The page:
The final track of the first disc is from the Lloyd-Langton Group. “Hurry On Sundown” was recorded in 1999 for a Hawkwind tribute album, but has remained unreleased until now. “Hurry On Sundown” was the first song on the first Hawkwind album, released in 1970. Lloyd-Langton played on that album, then left the fold for the rest of the decade, coming back to play with them from 1980-1988, then again in 2000-2002.
The second CD is subtitled “Instrumentals 1985-2012.” Lloyd-Langton’s playing definitely improved over the years. I was impressed with everything on this 19-song set. The first 13 were culled from six albums, released between 1985 and 2010. As indicated, they are all instrumental tracks, and his playing is outstanding.
The albums represented are Night Air (1985), Like an Arrow (Through the Heart) (1987), Elegy (1991), River Run (1994), Chain Reaction (1999), and Hard Graft (2010). Huw Lloyd-Langton really branched out stylistically at this point, and these songs make me want to check out the full albums. Some of the highlights include the jazz-rock “Elegy,” and the soaring “Dedications.” There are moments during “Dedications” where I could swear Lloyd-Langton was channeling “Maggot Brain” by Eddie Hazel. Not in a direct way, like the “Damn Shame”/”Fame” business, but just sort of the attitude. It is a tremendous example of how thoughtful a player he could be.
It is with the six closing “New Acoustic Tracks” that Lloyd-Langton really shows how much he continued to grow as a musician though. These songs are marvelously complex, and it is hard to believe that so much sound is being made by just one man and his guitar.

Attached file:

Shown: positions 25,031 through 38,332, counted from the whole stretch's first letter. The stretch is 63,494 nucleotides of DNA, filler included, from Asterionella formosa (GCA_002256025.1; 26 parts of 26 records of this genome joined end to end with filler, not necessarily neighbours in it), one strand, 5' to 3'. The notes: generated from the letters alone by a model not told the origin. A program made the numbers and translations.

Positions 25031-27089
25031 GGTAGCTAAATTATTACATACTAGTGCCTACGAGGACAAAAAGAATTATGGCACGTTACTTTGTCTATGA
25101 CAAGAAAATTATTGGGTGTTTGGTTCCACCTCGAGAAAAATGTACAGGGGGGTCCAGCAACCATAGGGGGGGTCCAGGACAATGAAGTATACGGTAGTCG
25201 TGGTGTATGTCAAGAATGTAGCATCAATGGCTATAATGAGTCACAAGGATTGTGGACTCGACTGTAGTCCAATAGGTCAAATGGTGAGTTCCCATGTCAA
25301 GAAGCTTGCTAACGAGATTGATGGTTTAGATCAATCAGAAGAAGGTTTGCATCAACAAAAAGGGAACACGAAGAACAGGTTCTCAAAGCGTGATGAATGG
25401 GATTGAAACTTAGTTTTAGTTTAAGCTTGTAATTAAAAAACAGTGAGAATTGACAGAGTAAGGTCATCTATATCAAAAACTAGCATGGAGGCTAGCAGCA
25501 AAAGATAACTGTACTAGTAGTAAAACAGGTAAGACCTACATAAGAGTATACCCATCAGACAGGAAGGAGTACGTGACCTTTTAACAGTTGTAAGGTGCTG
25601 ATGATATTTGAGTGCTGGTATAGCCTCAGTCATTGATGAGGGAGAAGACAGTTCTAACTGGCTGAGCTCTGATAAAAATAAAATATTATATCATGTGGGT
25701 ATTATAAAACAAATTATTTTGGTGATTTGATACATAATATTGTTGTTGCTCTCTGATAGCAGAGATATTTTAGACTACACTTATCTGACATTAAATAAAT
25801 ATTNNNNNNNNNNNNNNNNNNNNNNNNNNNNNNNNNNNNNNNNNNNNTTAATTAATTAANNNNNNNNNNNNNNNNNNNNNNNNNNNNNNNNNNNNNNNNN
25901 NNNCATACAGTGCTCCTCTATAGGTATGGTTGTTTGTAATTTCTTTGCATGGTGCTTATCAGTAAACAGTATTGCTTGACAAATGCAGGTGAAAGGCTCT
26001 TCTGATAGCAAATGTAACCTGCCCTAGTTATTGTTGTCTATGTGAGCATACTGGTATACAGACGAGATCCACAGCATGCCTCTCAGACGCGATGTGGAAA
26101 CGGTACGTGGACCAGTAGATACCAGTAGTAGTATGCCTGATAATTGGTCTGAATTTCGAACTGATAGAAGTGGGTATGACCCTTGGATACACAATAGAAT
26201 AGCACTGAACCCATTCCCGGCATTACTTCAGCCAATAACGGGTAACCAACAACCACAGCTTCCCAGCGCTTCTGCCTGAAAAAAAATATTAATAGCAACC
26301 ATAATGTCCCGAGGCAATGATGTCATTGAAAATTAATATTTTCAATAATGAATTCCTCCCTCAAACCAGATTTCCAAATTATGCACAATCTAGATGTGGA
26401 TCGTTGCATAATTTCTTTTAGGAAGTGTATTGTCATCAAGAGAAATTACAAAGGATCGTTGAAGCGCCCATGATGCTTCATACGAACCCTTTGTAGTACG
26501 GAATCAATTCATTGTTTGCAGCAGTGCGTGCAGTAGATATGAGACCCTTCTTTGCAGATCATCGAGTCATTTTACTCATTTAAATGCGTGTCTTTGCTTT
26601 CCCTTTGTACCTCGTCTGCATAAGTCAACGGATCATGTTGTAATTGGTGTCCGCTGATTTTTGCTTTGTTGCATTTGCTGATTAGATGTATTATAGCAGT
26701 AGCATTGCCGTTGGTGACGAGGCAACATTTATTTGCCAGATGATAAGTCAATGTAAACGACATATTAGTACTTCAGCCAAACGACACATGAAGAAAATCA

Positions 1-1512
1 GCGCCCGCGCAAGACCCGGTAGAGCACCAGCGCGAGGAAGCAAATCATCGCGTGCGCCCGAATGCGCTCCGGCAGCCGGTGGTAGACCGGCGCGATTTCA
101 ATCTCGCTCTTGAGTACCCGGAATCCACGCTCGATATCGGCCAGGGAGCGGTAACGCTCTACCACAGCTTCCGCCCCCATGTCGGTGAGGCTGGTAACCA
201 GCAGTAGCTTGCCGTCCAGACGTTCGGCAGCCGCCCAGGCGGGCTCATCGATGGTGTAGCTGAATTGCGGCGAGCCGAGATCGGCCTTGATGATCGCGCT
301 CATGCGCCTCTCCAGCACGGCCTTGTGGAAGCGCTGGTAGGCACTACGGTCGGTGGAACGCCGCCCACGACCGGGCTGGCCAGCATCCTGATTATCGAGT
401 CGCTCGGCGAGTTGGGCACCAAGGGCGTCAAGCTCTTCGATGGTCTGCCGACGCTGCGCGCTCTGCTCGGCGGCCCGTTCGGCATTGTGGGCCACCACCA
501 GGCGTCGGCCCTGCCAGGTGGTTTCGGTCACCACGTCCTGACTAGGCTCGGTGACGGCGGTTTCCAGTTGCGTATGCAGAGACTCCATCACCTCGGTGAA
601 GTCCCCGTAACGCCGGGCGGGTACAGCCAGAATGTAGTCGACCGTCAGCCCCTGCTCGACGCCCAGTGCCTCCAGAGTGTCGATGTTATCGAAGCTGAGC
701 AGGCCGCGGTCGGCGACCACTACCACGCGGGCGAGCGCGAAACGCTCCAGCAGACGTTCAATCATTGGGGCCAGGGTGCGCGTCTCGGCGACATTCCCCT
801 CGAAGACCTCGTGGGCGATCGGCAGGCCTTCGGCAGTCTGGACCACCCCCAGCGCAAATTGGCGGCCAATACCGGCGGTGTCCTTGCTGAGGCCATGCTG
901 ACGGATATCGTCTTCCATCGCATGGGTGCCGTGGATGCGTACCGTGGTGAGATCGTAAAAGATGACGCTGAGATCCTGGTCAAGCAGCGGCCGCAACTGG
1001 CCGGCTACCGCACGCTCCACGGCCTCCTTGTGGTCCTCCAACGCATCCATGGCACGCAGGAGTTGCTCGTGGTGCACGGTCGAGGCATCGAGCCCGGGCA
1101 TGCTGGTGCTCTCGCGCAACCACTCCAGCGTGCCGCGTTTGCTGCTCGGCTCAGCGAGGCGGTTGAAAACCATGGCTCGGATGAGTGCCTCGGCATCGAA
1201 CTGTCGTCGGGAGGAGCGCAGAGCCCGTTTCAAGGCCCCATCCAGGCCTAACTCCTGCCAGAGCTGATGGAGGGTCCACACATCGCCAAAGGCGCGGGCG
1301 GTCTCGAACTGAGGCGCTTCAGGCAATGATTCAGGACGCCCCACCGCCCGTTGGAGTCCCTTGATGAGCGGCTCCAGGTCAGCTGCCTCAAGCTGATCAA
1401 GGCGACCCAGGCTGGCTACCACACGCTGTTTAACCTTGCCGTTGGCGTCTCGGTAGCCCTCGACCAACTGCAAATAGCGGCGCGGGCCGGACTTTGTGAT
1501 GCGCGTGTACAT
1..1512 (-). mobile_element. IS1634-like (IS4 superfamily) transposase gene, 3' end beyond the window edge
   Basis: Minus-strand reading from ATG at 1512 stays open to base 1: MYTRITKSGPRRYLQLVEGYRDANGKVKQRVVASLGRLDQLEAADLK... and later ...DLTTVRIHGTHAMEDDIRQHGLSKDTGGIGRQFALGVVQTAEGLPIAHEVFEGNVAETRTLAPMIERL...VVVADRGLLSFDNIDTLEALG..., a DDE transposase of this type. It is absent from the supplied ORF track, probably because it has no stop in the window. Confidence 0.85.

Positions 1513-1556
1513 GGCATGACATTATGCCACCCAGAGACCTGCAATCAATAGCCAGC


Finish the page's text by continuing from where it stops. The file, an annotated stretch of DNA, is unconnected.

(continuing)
One of the most distinctive guitar players I have ever heard was John Fahey, and his style is almost impossible to describe. If you have heard it, you know what I am talking about. He was able to just make his guitar sing. On tracks such as “12 String Shuffle,” and “Into the Storm,” Lloyd-Langton has managed to come up with a similar sound. Again, he is not “stealing” here – it is Huw Lloyd-Langton’s own distinctive style to be sure, but it does have a bit in common with some of what Fahey had pioneered.
To be clear, comparing a guitar player to Eddie Hazel and John Fahey is intended as the highest compliment. Both were incredible, and Huw Lloyd-Langton definitely belongs in their company. Sadly, all are gone now. After a two-year battle with cancer, Huw Lloyd-Langton passed on December 6, 2012. The Rare & Unreleased Anthology was in the works long before his passing, by the way.
For those interested in seeing Huw Lloyd-Langton performing, there is a DVD out from Cleopatra titled Space Rock Invasion. It is two-DVD set, recorded on September 3, 2011 at the Key Club in Hollywood. Huw Lloyd-Langton opens the proceeding with a four-song acoustic set, with one of them being “Hurry Up Sundown.” The night also features full performances from Brainticket and Nektar. It is an excellent concert, and well-worth checking out for fans of all three acts.
This Anthology works as a marvelous sampler of the very prolific Huw Lloyd-Langton, and is highly recommended. In listening to it, I discovered one of the most underrated guitarists of the past 40 years. Although he was associated with Hawkwind off and on for years, there is nothing resembling “space” rock on this set. He was a fantastic player, and this is a marvelous tribute to him.
Rare & Unreleased Anthology 71-12 (CD)